Refreshingly intelligent book, which trusts the reader and maintains a thoughtful and balanced tone throughout. The author explores the issues around fish pain, suffering and welfare, identifying the questions we might ask, the ways we might try to answer them, and what the answers really mean. At each stage the book gives clear but detailed descriptions of the scientific research supporting each conclusion, making the story accessible to non-specialists and crucially moving the text from a 'trust me, I know' harangue to a 'here's what we know' dialogue.
Considering the general philosophical issues around animal welfare as well as the scientific questions of what fish can experience, the book scrupulously fails to find a bogeyman or call for any knee-jerk instant solutions. Nonetheless, it raises some hard issues, and in a world where we're ready to pay more for free-range poultry, it may be timely to be hearing some unpalatable facts about many of the standard commercial fishing practices used to produce the fish on our plates.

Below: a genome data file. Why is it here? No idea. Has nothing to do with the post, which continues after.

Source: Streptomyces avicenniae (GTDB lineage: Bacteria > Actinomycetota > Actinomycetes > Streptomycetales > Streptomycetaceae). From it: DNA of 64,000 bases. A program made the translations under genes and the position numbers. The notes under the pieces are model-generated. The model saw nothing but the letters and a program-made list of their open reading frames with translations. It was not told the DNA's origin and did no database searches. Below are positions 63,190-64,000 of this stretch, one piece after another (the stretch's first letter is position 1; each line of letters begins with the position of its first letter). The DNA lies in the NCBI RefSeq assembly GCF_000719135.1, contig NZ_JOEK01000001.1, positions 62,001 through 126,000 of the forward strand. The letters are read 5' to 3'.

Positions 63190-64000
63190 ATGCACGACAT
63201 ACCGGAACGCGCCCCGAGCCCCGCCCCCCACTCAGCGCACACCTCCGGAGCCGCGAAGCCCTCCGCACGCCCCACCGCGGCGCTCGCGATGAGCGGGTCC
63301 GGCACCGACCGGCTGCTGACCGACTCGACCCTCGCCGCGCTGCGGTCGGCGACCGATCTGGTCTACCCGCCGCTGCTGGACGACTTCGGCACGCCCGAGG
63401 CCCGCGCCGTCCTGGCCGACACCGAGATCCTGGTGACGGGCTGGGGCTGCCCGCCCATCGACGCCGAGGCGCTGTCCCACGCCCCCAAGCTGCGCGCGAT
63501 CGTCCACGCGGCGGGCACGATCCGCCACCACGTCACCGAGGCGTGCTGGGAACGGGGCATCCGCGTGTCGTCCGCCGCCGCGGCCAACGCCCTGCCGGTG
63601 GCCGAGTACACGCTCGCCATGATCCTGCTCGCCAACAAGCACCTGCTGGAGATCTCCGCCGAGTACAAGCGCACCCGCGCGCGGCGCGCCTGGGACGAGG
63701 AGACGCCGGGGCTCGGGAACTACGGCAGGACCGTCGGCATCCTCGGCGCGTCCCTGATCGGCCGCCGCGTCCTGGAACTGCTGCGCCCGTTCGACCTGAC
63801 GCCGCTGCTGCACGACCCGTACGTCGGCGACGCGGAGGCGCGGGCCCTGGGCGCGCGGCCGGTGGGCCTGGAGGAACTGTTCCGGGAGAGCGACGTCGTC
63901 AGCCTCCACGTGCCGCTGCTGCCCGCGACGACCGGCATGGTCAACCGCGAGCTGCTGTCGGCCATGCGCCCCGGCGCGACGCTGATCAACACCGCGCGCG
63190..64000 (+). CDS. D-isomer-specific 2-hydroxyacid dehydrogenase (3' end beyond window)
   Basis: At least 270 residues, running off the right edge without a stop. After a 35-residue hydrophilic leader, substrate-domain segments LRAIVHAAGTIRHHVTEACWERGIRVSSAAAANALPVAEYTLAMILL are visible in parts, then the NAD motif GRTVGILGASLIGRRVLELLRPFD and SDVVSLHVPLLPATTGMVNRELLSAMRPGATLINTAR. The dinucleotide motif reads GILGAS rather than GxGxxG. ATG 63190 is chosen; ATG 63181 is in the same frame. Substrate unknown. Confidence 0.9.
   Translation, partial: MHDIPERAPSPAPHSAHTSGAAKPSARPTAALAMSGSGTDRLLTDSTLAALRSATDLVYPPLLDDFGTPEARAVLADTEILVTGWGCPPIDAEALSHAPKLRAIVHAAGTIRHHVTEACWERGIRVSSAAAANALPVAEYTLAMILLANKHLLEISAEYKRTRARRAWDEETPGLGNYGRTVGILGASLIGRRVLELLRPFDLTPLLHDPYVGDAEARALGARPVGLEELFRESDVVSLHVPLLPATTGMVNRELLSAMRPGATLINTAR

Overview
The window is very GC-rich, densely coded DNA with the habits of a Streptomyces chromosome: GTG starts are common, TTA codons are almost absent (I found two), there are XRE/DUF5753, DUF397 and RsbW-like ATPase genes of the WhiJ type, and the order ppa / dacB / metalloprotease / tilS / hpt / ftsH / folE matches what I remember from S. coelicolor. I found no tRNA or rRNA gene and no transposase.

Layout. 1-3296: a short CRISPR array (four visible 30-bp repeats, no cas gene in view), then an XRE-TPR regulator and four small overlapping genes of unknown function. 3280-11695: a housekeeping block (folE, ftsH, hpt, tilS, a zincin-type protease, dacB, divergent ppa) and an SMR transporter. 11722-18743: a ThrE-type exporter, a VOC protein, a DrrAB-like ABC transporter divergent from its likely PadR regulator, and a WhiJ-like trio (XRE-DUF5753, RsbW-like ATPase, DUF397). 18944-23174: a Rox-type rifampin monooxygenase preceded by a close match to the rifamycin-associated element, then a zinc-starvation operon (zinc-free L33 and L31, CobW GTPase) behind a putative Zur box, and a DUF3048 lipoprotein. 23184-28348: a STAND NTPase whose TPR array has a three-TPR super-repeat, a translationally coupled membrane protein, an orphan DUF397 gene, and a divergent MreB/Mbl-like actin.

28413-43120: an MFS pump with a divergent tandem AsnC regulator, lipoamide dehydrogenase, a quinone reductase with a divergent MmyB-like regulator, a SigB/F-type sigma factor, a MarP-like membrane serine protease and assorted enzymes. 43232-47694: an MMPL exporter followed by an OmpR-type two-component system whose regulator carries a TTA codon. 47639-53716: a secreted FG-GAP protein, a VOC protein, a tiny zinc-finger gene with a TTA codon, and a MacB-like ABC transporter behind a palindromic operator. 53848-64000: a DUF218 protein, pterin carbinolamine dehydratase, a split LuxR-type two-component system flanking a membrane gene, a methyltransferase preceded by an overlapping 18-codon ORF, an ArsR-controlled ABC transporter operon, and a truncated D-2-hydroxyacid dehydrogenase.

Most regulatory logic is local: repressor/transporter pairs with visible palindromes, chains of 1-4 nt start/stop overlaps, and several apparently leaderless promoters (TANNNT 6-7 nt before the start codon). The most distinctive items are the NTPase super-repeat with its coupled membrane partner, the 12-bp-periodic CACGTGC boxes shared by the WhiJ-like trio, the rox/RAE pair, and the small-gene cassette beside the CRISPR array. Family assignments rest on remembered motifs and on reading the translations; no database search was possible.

Alongside the exploration of the book's main themes comes plenty of fascinating biology, including the extraordinary and rather delightful story of the grouper and the eel, which I've had to repeat to everyone since reading it. The author is a fish biologist, and the book tells a perhaps unintended third story, that of the scientific process, the honest search for the right question, and then the ingenuity and elegance applied to finding an answer. When the predominant exposure to science is about dramatic breakthroughs or headline-grabbing controversy, this readable, thoughtful and informative book is a tribute to the people quietly getting on with it, trying to find out how things really work. I'm grateful one of them has found the time to share the process, as well as raising some very important issues about our understanding of and interactions with these fascinating and diverse animals.